References in classic literature ?
he said to himself; "I cannot act like a rational creature for five consecutive minutes.
Much more rational, my dear Caroline, I dare say, but it would not be near so much like a ball.
The appearances, beyond all rational doubt, observed in that case are the appearances observed in Mr.
for he who is intemperate [1260a] and a coward will never do what he ought: it is evident then that both parties ought to be virtuous; but there is a difference between them, as there is between those who by nature command and who by nature obey, and this originates in the soul; for in this nature has planted the governing and submitting principle, the virtues of which we say are different, as are those of a rational and an irrational being.
To Bolkonski so many people appeared contemptible and insignificant creatures, and he so longed to find in someone the living ideal of that perfection toward which he strove, that he readily believed that in Speranski he had found this ideal of a perfectly rational and virtuous man.
And that it had been driven by a rational being must also have occurred to her.
She obstinately refuses, however, to accept this rational view.
Steadily as she persisted in taking the rational view, nevertheless the writing frightened her.
This order of truth, no matter how erroneous it may be, is the sane and normal order of truth, the rational order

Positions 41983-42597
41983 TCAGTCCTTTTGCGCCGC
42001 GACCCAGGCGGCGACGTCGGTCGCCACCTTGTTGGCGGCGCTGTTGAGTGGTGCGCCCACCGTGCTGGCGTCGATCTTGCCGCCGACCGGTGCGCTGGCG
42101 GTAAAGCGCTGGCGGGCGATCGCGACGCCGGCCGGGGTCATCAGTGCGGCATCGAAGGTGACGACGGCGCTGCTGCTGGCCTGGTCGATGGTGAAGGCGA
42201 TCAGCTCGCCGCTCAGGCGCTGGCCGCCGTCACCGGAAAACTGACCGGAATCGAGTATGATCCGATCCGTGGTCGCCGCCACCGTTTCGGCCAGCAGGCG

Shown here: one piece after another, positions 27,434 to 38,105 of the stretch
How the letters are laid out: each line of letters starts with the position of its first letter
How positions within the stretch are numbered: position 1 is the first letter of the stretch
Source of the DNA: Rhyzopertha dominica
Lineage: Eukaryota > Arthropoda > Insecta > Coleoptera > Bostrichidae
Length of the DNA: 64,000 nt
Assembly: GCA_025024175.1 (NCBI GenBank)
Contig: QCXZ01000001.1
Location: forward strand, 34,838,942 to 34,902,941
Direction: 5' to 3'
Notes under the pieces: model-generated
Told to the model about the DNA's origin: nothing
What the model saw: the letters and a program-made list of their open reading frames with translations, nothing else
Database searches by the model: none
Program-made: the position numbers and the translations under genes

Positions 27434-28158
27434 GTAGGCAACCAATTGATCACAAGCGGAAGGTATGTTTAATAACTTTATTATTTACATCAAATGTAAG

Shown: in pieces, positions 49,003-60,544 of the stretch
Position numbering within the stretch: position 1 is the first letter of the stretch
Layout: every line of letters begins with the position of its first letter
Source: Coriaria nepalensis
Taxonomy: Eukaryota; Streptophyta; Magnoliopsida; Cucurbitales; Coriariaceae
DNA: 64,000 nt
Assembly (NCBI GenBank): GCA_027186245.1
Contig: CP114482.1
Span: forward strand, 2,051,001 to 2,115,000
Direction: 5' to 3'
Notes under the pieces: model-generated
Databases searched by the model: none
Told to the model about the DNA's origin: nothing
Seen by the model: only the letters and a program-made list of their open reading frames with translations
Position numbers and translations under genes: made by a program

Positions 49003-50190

The principles of definition, the law of contradiction, the fallacy of arguing in a circle, the distinction between the essence and accidents of a thing or notion, between means and ends, between causes and conditions; also the division of the mind into the rational, concupiscent, and irascible elements, or of pleasures and desires into necessary and unnecessary-- these and other great forms of thought are all of them to be found in the Republic, and were probably first invented by Plato.
If it's rational, you'll be able to keep up the same system with hired labor," said Sviazhsky.
Looming in the distance, as we rode along, was another of the ancient Indian burial-places, called The Monks' Mound; in memory of a body of fanatics of the order of La Trappe, who founded a desolate convent there, many years ago, when there were no settlers within a thousand miles, and were all swept off by the pernicious climate: in which lamentable fatality, few rational people will suppose, perhaps, that society experienced any very severe deprivation.